Ahmad Zafir Arham

Aga Khan University Hospital, Karachi, Kurrachee, Sindh, Pakistan

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Publications (2)4.38 Total impact

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    Fahim H Jafary · Ahmad Zafir Arham · Fahad Waqar · Ali Raza · Hafeez Ahmed
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    ABSTRACT: There is paucity of outcomes data on patients receiving fibrinolytic therapy (FT) for acute ST-elevation myocardial infarction (STEMI) in Indo-Asians. We conducted this study to determine survival as well as correlates of mortality in this population. Hospital charts of 230 patients receiving FT for acute STEMI between January 2002 and December 2004 were reviewed. Primary outcome variable was total mortality. Cox proportional hazards regression models were constructed. At a median follow-up of 717 days, 13.5% died, majority (23) during the in-hospital period. Multivariate predictors of mortality included (adjusted hazards ratio [HR], 95% confidence interval [CI]) age (HR 1.06, 95% CI 1.01-1.13), ejection fraction (HR 0.93, 95% CI 0.89-0.97), admission white cell count (HR 1.02, 95% CI 1.01-1.04) and change in ST-segment elevation (HR 0.96, 95% CI 0.92-0.99). We conclude that patients receiving FT for acute STEMI in Pakistan are a relatively high-risk group with a 10% in-hospital mortality and high frequency of recurrent events. Comparison data with primary angioplasty as an alternative strategy are needed.
    Full-text · Article · Nov 2007 · Journal of Thrombosis and Thrombolysis
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    ABSTRACT: Electroconvulsive therapy (ECT) is shown to be effective in many psychiatric illnesses, but its distorted projection by the Pakistani media and its unregulated use by many physicians across the country have adversely affected its acceptability. Given this situation we aimed to assess the awareness and perceptions regarding ECT as a treatment modality among the psychiatric patients. This was a questionnaire based cross-sectional study carried out at 2 tertiary care hospitals in Karachi, Pakistan. We interviewed 190 patients of which 140 were aware of ECT. The study showed that the level of education had a significant impact on the awareness of ECT (p = 0.009). The most common source of awareness was electronic and print media (38%), followed by relatives (24%) and doctors (23%). Physical injuries (42%) and neurological (12%) and cognitive disturbances (11%) were the commonly feared side effects. The most popular belief about ECT was that it was a treatment of last resort (56%). Thirty-nine percent thought that ECT could lead to severe mental and physical illness and 37% considered it inhumane. Patients' willingness to receive ECT was dependant on whether or not they were convinced of its safety (p = 0.001) and efficacy (p = 0.0001). We identified a serious lack of dissemination of information regarding ECT by the psychiatrists and the mental health care providers. This may be the result of an inadequate postgraduate training in Pakistan or just a lack of concern about the mentally ill patients. The media seemed to be the major source of information for our patients. We also saw the prevalence of a variety of myths regarding ECT in our society, which we feel may be responsible for the patients' adverse attitudes. Given the widespread applicability of ECT there is a dire need to dispel these misconceptions and improve its acceptability.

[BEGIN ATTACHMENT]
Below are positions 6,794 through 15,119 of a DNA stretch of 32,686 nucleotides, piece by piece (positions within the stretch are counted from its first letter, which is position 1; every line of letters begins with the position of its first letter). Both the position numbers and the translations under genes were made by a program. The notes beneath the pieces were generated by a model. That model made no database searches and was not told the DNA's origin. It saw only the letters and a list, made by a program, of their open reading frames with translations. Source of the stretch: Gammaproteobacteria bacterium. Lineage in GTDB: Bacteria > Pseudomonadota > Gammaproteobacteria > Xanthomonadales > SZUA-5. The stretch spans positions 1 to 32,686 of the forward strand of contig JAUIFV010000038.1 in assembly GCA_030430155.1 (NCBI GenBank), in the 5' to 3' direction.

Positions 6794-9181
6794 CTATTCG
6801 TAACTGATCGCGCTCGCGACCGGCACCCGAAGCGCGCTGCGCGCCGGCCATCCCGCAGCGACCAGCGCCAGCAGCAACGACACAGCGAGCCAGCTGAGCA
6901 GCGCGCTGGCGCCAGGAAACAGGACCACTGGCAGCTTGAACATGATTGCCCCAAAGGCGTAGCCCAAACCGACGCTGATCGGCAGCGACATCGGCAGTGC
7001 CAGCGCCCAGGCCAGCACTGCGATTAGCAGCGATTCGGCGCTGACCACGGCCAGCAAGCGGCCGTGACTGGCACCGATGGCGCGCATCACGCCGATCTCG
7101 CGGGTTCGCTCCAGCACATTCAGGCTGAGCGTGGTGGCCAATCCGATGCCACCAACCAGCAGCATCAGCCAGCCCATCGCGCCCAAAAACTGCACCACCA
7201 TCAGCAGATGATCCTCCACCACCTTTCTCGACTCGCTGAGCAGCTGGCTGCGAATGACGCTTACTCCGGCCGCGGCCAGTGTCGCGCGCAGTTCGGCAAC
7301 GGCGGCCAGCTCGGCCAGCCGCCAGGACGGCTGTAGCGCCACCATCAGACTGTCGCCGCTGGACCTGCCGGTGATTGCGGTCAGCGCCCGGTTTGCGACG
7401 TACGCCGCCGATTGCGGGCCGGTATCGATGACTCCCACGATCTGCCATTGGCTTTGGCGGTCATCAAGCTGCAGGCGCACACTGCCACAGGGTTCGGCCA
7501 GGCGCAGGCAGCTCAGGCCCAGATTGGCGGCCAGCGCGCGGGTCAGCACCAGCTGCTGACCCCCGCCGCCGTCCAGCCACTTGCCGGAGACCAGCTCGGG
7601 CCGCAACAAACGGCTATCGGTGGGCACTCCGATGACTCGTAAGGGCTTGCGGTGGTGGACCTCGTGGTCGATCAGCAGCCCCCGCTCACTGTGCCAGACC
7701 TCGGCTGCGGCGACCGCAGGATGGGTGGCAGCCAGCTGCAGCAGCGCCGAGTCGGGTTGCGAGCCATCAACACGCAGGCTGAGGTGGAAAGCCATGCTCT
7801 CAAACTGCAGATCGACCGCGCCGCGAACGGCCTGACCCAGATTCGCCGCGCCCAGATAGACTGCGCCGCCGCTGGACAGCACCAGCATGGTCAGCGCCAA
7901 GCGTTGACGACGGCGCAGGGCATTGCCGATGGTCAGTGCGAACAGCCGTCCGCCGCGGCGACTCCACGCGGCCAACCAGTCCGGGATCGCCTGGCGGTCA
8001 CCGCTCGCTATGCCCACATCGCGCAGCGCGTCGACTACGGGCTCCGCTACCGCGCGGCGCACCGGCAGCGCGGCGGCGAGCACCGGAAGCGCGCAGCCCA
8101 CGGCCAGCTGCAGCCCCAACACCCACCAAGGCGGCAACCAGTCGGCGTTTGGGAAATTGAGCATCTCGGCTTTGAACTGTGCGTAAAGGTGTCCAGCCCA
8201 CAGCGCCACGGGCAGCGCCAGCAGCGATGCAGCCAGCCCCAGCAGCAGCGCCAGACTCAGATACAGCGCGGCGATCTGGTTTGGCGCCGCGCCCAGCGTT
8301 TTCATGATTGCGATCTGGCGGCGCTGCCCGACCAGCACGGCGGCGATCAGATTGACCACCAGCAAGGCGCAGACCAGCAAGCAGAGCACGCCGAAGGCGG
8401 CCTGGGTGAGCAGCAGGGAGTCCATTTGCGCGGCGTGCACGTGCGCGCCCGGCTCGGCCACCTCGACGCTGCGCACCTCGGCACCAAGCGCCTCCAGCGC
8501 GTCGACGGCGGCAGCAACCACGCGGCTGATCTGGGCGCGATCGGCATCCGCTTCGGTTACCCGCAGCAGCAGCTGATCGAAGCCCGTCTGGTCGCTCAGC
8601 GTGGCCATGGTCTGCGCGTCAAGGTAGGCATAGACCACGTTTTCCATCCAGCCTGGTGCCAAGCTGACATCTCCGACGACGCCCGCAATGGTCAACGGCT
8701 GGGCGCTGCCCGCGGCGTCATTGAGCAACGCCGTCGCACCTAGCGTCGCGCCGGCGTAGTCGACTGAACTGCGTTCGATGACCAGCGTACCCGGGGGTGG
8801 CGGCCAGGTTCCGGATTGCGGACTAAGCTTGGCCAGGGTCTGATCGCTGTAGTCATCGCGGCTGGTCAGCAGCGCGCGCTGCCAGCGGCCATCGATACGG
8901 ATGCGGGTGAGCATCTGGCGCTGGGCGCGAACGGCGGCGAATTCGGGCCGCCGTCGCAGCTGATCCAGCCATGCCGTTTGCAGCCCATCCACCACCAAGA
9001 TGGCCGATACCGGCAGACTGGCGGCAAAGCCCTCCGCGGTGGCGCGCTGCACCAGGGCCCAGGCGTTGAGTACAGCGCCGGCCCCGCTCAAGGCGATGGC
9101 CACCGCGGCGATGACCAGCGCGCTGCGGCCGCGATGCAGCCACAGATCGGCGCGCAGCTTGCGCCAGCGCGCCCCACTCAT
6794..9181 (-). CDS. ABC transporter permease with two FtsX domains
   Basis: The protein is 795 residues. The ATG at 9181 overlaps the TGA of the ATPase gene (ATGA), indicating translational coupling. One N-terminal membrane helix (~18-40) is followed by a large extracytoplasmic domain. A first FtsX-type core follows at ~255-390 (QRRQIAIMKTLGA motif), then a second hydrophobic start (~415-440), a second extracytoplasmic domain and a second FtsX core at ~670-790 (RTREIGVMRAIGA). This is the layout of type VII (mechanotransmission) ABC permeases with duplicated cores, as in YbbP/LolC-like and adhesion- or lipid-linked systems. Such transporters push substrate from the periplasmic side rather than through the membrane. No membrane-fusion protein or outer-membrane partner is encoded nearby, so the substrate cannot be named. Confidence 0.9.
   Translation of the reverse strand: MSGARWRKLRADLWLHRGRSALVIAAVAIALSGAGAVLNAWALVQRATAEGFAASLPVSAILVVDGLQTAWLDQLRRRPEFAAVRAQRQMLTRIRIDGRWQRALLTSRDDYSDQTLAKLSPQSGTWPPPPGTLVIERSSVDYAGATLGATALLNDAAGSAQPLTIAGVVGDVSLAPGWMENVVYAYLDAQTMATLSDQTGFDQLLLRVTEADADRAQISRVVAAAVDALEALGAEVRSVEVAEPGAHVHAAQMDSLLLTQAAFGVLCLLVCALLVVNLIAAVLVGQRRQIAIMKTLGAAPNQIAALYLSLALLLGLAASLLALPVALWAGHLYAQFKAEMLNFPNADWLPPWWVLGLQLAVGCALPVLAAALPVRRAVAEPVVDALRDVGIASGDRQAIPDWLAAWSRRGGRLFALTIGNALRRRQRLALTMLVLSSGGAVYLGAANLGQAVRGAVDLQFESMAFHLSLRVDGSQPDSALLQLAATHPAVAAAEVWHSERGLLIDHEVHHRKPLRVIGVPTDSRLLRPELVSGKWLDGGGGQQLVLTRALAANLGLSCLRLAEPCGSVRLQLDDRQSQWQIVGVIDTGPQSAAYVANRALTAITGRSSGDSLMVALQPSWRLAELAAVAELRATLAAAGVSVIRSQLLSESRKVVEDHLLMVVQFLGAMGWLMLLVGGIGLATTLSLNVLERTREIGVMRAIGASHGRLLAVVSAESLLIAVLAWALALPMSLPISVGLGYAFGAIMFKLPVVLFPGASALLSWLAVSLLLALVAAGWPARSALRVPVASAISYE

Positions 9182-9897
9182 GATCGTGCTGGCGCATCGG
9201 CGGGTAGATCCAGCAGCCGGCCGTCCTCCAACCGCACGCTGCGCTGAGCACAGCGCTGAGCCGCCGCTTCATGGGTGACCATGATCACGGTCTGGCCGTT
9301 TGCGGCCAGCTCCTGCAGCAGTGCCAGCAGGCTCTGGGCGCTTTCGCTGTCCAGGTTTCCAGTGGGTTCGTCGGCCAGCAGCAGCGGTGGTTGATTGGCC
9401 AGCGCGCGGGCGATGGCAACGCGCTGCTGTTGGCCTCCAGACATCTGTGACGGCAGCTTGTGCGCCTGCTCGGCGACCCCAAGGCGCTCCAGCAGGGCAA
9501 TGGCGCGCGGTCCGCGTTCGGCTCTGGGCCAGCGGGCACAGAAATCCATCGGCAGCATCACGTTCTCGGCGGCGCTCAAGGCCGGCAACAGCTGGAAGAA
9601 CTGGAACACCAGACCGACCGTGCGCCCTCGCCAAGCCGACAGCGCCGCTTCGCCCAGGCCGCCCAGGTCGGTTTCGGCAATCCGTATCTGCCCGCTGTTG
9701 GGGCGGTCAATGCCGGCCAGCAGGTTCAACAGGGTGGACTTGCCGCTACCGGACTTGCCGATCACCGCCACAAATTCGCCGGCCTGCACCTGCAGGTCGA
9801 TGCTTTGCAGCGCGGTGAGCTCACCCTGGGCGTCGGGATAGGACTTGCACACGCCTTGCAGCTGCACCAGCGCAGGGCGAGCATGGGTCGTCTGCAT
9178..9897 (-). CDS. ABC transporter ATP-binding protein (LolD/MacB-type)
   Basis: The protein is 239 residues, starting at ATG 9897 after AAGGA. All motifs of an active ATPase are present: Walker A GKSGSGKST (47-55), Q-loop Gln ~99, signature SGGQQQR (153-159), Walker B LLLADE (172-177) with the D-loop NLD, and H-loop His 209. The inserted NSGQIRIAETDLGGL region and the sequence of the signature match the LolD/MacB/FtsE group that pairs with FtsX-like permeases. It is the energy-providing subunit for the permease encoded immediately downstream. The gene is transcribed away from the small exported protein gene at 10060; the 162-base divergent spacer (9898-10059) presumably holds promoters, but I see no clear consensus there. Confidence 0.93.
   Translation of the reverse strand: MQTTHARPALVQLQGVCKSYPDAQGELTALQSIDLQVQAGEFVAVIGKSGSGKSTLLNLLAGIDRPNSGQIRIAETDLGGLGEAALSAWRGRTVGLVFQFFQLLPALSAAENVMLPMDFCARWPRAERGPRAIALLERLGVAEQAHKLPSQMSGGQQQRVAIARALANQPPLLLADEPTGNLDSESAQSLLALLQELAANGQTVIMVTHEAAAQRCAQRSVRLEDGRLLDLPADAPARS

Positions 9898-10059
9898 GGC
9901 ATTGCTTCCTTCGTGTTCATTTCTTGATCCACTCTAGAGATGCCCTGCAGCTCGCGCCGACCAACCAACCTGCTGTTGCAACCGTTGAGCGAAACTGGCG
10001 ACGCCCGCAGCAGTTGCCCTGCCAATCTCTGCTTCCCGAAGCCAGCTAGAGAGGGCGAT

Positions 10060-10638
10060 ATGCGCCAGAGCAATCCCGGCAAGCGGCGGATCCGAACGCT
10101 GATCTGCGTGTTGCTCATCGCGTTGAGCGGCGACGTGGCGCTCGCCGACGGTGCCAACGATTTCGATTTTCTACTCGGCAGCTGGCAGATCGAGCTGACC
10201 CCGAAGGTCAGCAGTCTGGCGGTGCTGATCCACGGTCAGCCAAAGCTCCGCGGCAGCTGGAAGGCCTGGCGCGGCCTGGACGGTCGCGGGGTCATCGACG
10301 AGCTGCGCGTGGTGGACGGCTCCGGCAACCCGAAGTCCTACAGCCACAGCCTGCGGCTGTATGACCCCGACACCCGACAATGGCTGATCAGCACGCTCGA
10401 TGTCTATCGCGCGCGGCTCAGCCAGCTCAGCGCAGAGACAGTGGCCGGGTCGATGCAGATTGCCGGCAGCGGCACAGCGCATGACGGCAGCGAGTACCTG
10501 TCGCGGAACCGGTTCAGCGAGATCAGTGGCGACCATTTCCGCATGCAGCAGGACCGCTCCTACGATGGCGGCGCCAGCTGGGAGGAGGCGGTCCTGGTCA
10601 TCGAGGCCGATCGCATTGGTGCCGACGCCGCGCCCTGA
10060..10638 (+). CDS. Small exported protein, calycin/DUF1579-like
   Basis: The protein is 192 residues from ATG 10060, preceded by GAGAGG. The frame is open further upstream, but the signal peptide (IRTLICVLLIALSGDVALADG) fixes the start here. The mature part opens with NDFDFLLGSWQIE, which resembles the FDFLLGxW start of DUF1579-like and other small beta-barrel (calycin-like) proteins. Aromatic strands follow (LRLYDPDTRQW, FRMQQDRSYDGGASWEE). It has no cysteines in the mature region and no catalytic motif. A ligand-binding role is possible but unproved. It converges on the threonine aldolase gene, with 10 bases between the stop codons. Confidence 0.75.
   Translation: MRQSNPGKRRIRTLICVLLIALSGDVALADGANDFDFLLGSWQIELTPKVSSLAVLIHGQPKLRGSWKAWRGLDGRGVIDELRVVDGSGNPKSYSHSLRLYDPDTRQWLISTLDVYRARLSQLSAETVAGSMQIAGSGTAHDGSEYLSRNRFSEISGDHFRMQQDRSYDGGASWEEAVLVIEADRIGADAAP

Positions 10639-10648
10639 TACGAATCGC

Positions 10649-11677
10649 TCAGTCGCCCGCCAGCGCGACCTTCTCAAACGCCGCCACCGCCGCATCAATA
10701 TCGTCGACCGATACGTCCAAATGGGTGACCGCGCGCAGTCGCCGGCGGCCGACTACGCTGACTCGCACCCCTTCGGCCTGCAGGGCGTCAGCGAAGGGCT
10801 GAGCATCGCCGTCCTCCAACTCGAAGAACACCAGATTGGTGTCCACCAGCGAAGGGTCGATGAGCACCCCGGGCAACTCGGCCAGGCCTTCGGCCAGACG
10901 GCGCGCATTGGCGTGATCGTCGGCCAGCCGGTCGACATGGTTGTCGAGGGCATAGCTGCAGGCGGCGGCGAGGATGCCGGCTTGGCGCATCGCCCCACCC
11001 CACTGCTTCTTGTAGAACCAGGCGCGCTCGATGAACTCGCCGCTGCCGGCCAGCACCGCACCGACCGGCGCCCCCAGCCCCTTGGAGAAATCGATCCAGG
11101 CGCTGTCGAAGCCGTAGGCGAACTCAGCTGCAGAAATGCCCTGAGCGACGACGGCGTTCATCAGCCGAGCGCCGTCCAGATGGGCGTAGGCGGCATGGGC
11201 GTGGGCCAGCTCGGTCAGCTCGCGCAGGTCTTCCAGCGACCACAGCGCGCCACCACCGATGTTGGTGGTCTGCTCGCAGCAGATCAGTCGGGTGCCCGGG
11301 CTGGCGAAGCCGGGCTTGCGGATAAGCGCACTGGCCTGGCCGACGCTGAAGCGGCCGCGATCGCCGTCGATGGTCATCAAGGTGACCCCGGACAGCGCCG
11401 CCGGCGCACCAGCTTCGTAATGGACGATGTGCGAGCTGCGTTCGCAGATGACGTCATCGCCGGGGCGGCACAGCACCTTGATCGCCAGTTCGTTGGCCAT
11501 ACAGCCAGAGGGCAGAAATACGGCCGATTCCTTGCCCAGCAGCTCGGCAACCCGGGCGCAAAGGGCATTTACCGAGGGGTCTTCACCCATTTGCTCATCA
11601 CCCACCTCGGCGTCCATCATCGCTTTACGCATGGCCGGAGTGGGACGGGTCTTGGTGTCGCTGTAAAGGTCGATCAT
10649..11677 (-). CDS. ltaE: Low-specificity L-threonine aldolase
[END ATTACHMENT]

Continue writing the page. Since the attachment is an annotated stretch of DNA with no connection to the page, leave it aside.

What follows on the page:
Full-text · Article · Feb 2007 · BMC Psychiatry